In another example of Court deference to agency decisions, the Massachusetts Court of Appeals in Conservation Comm’n of Brockton v. Dept. of Envt’l Protection has upheld a MassDEP permit authorizing the construction of a 350 megawatt power plant near the Salisbury Plain River by the Brockton Power Company. The proposed plant would use in its cooling towers 1.9 million gallons per day of treated effluent from the neighboring Brockton Water treatment facility. Brockton Water would otherwise discharge the effluent into the river under an existing National Pollutant Discharge Elimination System/Massachusetts (NPDES/MA) permit. Brockton Power’s use of the effluent would reduce the discharge into the river by 1.6 million gallons per day. MassDEP granted the wetlands permit to Brockton Power reasoning that any effect on the river and bordering wetlands from the reduction of discharge into the river would be regulated through Brockton Water’s NPDES/MA permit, rather than through Brockton Power’s wetlands permit.
The Brockton Conservation Commission sought to block Brockton Power’s permit (and, therefore, construction of the power plant) arguing that Brockton Power failed to detail in its permit application what impact the project would have on the river’s water levels and the bordering wetlands. Brockton Power prevailed on this question in the agency appeal process and then again in the Superior Court. Deferring to the MassDEP’s discretion to regulate the reduction of effluent into the river through Brockton Water’s NPDES/MA permit instead of Brockton Power’s wetlands permit, the Appeals Court upheld the lower court’s decision.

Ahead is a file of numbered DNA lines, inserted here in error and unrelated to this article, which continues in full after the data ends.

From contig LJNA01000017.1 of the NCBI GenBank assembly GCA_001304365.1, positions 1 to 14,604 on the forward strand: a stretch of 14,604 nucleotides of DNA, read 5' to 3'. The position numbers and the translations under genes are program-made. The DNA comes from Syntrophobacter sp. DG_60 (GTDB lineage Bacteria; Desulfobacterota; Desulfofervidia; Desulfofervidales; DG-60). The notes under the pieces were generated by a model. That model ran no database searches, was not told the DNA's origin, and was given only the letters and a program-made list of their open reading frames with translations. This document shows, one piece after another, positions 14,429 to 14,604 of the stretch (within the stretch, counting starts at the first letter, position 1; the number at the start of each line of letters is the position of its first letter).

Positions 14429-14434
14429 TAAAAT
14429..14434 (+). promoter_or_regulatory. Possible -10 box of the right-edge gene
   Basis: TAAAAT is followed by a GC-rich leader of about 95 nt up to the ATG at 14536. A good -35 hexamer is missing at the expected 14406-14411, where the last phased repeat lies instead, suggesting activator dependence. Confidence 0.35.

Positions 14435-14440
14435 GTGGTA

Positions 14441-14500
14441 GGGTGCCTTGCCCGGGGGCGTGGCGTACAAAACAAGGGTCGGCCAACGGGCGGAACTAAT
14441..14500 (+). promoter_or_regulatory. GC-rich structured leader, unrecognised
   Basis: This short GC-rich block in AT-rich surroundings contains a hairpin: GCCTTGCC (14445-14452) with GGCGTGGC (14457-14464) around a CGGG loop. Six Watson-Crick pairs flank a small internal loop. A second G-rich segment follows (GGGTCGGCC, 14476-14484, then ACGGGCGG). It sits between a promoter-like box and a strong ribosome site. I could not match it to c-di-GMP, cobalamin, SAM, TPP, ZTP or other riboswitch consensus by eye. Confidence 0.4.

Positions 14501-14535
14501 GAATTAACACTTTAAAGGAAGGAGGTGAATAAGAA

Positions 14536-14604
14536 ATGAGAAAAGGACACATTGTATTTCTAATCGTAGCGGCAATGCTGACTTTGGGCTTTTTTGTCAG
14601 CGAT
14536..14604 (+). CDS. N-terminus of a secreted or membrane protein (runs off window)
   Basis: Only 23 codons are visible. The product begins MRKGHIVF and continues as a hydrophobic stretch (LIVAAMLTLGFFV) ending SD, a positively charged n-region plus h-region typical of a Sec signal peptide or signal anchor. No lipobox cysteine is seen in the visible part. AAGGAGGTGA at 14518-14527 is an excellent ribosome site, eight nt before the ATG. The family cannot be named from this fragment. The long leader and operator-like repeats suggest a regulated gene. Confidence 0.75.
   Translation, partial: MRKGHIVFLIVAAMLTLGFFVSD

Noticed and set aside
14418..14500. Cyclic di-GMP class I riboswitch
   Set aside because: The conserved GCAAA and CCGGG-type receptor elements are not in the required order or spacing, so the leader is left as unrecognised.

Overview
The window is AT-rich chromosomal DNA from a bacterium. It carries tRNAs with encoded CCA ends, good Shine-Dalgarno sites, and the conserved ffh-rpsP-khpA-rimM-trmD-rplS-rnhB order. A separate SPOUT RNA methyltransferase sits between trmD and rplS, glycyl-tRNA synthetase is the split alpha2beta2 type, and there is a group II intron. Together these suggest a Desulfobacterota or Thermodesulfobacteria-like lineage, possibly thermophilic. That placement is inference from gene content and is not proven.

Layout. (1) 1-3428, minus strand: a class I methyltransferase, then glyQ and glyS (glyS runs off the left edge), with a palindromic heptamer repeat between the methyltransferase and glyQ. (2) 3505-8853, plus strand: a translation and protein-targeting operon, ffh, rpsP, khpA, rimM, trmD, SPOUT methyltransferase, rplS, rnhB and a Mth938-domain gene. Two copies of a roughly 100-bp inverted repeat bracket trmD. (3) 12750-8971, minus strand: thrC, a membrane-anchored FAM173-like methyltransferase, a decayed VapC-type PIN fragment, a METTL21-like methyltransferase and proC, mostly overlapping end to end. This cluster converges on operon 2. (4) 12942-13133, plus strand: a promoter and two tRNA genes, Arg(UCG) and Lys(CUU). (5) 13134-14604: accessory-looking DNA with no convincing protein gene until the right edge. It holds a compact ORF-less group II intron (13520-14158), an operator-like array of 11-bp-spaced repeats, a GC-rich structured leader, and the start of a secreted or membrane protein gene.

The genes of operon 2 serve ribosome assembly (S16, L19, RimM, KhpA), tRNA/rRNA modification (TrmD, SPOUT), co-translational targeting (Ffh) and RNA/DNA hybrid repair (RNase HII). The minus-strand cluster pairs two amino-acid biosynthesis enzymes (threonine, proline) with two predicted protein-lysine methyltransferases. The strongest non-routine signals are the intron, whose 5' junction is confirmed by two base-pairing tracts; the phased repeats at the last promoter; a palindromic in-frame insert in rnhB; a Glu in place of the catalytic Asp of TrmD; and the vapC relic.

The second question addressed by the Court involved Brockton Power’s application to the state Department of Public Utilities (DPU) for an exemption from local zoning requirements under G.L. c. 40A, §3. Normally, under G.L. c. 131, §40 and 310 CMR §10.05(4)(e), applicants under the Wetlands Protection Act are required to apply for all local zoning permits and approvals prior to filing an application with the local conservation commission. Here, MassDEP allowed Brockton Power to avoid the unnecessary delay and expense of local zoning applications while the exemption request to the DPU was pending. If the exemption was denied, Brockton Power would have to return to the local authorities. The Appeals Court upheld MassDEP’s determination noting that the purpose of the exemption for public service corporations would be frustrated if Brockton Power were required to apply for local permitting approvals at the same time it sought an exemption from them.
This case shows once again the wide latitude the courts will extend to agencies in their implementation of complex regulatory schemes.